Grant: 19-021R
Project Title: Green sea turtle population genetic structure using next-generation sequencing
Project Manager: Eric Hoffman
Organization: University of Central Florida (Research and Educational Institute)
Grant Amount: $16,627.00
Completion Date: 2021-01-15

Summary: Monitoring and understanding the genetic diversity of threatened species is a fundamental requirement for conservation planning. Recent advances in molecular techniques allow researchers to drastically increase the resolution of genetic analyses at a considerably lower cost per sample. Despite its potential importance for understanding conservation biology, sea turtles are under-studied at a population genomics scale, leaving a knowledge gap in determining the best conservation practices for their long-term survival. Although genetic structure of most populations of the green sea turtle (Chelonia mydas) has been previously assessed, there is a growing concern among researchers that population genetic structure should be re-evaluated using more in-depth molecular techniques. Our goals in this project are to reassess genetic diversity and genetic structure of green turtle populations contributing to two juvenile foraging sites in the east coast of central Florida. Specifically, we will use genomic techniques (e.g., ddRADSeq) to assess the number of genetic clusters (i.e., populations) in the Indian River Lagoon (IRL) and at the Trident Submarine Basin (both long-term in-water study sites), and calculate the genetic differentiation among, and genetic diversity within these populations. In addition, given the recent increase in the number of green turtles nesting in Florida, we will use the same molecular techniques to determine if the proportion of juveniles in these sites that belong to the ACNWR population has changed over time. A recent study in the Pacific Ocean used similar molecular techniques and identified genetic differences between nesting populations that were not previously detected using other techniques. Our study will be the first one using this type of methodology for Florida and the North Atlantic green turtle groups, and will serve as a baseline for future fine-scale population genetic reassessments.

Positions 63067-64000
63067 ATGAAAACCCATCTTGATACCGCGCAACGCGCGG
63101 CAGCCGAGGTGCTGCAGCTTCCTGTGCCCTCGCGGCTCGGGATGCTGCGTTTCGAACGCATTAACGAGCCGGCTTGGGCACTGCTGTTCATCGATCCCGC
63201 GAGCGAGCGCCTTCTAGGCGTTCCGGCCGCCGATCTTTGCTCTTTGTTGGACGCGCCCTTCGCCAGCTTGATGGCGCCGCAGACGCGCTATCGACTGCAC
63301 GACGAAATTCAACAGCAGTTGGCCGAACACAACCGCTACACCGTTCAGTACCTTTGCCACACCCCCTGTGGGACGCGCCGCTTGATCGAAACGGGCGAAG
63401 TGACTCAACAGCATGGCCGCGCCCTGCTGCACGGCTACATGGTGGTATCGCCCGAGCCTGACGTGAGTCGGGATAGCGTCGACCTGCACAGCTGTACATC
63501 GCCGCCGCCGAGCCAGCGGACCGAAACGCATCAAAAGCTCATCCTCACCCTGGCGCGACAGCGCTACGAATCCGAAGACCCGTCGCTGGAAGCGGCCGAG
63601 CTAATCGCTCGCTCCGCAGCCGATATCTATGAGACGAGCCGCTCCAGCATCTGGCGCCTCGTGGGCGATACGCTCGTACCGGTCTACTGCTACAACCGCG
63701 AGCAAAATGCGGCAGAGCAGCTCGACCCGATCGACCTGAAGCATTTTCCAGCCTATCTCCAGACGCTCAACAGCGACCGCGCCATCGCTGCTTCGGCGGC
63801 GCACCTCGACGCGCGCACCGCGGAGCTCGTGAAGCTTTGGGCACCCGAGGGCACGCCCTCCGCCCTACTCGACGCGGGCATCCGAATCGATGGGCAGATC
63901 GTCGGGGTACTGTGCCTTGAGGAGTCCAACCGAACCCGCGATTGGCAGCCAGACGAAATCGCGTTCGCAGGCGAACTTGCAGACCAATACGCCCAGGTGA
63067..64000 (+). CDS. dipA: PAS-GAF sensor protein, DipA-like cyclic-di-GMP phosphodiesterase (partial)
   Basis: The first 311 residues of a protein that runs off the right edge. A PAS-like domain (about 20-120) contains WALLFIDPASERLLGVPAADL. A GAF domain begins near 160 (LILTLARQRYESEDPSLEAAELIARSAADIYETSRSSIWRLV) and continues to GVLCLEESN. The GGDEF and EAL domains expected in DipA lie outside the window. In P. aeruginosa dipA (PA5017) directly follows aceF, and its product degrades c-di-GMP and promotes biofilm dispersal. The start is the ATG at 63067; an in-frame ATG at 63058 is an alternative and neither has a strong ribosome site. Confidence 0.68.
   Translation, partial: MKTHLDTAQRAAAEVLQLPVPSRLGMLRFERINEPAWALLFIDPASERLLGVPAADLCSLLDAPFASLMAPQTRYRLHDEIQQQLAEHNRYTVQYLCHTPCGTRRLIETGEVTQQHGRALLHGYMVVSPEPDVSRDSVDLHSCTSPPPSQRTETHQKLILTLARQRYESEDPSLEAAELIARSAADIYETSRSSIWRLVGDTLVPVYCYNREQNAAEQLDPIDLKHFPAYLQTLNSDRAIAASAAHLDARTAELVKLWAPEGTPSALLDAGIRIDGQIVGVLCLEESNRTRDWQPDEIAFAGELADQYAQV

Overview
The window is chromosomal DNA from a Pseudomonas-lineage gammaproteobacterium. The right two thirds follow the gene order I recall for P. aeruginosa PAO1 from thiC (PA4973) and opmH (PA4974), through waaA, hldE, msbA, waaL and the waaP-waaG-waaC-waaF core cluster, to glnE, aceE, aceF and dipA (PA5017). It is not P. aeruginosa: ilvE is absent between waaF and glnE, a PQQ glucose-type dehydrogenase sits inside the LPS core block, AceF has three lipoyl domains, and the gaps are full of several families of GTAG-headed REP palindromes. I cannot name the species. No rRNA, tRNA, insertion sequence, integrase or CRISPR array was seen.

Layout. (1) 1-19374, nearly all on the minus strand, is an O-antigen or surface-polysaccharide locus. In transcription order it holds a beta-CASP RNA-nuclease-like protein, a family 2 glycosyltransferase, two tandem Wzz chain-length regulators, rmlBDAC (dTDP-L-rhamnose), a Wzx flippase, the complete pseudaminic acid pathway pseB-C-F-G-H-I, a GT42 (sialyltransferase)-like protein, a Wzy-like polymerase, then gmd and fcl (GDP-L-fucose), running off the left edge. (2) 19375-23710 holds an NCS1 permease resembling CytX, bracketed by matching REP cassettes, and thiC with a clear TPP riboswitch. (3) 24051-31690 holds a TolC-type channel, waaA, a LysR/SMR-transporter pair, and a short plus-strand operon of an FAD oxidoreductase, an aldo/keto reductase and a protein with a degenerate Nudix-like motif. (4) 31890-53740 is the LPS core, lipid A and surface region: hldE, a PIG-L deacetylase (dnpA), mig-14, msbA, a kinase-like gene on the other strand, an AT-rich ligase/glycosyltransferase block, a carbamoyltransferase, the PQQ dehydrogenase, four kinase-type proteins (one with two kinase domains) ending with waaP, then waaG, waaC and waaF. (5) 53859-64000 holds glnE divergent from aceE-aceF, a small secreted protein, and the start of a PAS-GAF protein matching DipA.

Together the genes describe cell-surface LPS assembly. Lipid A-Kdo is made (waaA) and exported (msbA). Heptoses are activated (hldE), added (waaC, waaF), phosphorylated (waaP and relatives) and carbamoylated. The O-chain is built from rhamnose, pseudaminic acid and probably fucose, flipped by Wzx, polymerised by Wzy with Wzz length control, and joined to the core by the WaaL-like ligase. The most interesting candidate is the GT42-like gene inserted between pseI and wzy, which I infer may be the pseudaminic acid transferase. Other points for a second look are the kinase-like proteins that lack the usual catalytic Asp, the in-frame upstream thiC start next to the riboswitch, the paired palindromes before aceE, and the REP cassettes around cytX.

Results: Laboratory analyses: We successfully completed all laboratory work proposed for this grant. We have extracted the DNA, prepared libraries for next generation sequencing, sequenced all 300 samples, and received all the sequencing data for processing and analysis. Data processing: Data generated by this grant is still being analyzed for publication, but our preliminary analyses indicate that the protocol we used was able to generate high-quality data necessary for the proposed project.